The Supreme Court erred in its analysis and understanding of the framers’ minds concerning the question of basic structure. Under Chapter 16, the Constitution can be amended through a popular or a parliamentary initiative. The articles that can only be amended through a popular initiative form part of the basic structure that holds sanctity and the democratic values that Kenya stands for. The primary objective of the petitioners in the case was to protect the Constitution against hyper-amendability as it was under the previous Constitution. The Supreme Court’s holding opened the floodgates for hyper amendments to the current Constitution.
In excusing the Basic Structure Doctrine as not forming part of the Kenyan law, the Supreme Court relied on Article 2(5) of the Constitution and held that it does not form part of international law or norms. Respectfully, such an analysis is not only mechanical but a failure by the apex court to correctly apply itself to persuasive principles from other jurisdictions. The Constitution itself is a creature of imported legal principles from other jurisdictions, which have formed part of Kenyan law. It is proper that courts are persuaded, as they have always been, to incorporate legal doctrines and principles in the Kenyan legal atmosphere if it is for the benefit of jurisprudential development. When the courts import these doctrines, they do not first check whether they form part of international legal norms of international law. Consequently, the Supreme Court erred by ousting the Basic Structure Doctrine as not part of Kenyan legal norms simply because it is not an internationally recognized legal norm.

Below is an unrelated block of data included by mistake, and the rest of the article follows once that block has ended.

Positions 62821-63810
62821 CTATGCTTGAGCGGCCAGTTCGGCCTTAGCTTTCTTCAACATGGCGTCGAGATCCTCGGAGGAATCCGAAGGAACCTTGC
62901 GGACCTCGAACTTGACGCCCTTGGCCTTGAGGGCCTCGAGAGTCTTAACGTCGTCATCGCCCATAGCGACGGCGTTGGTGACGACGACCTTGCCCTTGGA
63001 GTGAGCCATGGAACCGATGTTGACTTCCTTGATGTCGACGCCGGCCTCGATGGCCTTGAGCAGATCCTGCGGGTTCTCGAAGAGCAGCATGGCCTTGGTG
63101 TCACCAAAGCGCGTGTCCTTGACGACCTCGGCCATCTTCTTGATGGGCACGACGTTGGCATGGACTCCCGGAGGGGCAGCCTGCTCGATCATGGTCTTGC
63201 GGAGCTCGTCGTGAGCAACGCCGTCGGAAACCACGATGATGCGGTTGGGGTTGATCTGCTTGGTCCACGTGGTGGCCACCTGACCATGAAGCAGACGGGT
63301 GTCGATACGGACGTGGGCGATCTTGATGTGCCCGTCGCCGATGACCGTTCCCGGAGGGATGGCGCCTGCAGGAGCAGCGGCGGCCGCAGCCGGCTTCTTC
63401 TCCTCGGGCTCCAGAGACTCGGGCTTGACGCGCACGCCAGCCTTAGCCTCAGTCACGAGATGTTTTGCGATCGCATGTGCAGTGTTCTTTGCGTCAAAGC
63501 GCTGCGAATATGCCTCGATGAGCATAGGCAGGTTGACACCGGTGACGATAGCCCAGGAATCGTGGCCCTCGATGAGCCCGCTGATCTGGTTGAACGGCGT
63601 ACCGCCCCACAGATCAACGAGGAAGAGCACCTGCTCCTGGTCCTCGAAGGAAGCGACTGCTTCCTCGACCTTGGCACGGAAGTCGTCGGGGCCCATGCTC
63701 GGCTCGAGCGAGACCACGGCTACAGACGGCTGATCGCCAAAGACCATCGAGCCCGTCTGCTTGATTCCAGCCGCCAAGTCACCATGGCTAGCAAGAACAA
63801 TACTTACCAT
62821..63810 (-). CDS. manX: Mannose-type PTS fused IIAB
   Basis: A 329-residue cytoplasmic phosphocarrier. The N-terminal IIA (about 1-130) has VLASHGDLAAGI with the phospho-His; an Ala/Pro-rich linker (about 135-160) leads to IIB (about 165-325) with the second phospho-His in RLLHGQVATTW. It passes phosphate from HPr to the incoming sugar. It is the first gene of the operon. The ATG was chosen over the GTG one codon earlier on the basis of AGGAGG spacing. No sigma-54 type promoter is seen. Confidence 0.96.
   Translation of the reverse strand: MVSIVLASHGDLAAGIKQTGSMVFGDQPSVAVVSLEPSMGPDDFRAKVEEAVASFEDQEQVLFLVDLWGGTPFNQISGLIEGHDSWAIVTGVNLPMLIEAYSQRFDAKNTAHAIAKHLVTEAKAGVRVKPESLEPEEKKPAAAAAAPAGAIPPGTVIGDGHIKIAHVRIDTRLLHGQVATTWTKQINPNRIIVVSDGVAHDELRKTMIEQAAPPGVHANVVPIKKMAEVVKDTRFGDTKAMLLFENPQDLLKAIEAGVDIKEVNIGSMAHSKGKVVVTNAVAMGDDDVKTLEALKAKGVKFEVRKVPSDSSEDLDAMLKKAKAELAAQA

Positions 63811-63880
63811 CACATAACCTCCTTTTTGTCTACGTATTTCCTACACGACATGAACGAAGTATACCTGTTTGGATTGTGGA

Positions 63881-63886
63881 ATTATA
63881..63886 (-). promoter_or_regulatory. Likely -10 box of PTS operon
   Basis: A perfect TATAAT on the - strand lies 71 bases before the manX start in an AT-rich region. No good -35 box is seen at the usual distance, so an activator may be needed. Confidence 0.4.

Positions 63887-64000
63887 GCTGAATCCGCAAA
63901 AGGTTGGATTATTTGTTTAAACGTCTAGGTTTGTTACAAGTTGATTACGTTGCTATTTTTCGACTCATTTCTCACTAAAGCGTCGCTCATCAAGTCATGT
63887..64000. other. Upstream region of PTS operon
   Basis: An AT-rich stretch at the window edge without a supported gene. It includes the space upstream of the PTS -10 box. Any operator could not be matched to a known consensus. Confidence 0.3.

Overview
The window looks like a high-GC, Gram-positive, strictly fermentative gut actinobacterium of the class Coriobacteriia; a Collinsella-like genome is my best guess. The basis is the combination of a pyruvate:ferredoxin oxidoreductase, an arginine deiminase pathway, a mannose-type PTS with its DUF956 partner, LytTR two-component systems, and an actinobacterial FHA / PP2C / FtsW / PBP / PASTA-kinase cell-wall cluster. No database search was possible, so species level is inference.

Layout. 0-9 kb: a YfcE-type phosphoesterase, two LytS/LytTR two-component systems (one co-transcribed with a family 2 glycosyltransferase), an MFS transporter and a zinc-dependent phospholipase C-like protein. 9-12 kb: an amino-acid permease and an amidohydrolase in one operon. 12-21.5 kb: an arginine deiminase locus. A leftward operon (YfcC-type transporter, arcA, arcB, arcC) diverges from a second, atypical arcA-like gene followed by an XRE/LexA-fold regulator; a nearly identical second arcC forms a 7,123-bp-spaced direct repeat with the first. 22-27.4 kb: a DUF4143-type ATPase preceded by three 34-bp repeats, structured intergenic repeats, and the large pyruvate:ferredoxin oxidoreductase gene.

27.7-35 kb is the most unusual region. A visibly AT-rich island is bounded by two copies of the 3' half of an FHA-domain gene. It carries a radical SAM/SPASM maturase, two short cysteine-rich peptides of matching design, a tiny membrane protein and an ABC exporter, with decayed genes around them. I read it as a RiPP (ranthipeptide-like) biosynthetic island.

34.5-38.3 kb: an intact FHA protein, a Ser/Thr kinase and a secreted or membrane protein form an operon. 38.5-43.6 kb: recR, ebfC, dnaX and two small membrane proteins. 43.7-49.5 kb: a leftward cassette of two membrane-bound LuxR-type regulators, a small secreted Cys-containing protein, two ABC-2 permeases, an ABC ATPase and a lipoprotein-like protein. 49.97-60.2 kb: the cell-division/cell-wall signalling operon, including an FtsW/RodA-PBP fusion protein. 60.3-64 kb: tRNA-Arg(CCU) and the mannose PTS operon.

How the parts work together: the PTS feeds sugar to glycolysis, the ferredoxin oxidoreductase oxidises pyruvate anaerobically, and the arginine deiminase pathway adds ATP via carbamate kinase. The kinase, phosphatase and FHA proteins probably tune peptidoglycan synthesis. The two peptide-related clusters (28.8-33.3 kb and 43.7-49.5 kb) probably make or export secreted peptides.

The President cannot initiate a popular initiative.
A majority of the judges held that the President could not initiate a popular initiative to amend the Constitution. In the Court’s view, Article 257 imagined the ordinary person and not the holder of an executive office to push for a popular initiative. The overriding word is a citizen-driven initiative. The Supreme Court refused to consider the President an ordinary citizen within Article 257. Although he is a citizen of Kenya who must enjoy all the rights that pertain to it, the President is a custodian of the Constitution; he swore an oath to protect and uphold the Constitution. How can he come to make amendments to the same law he swore to uphold?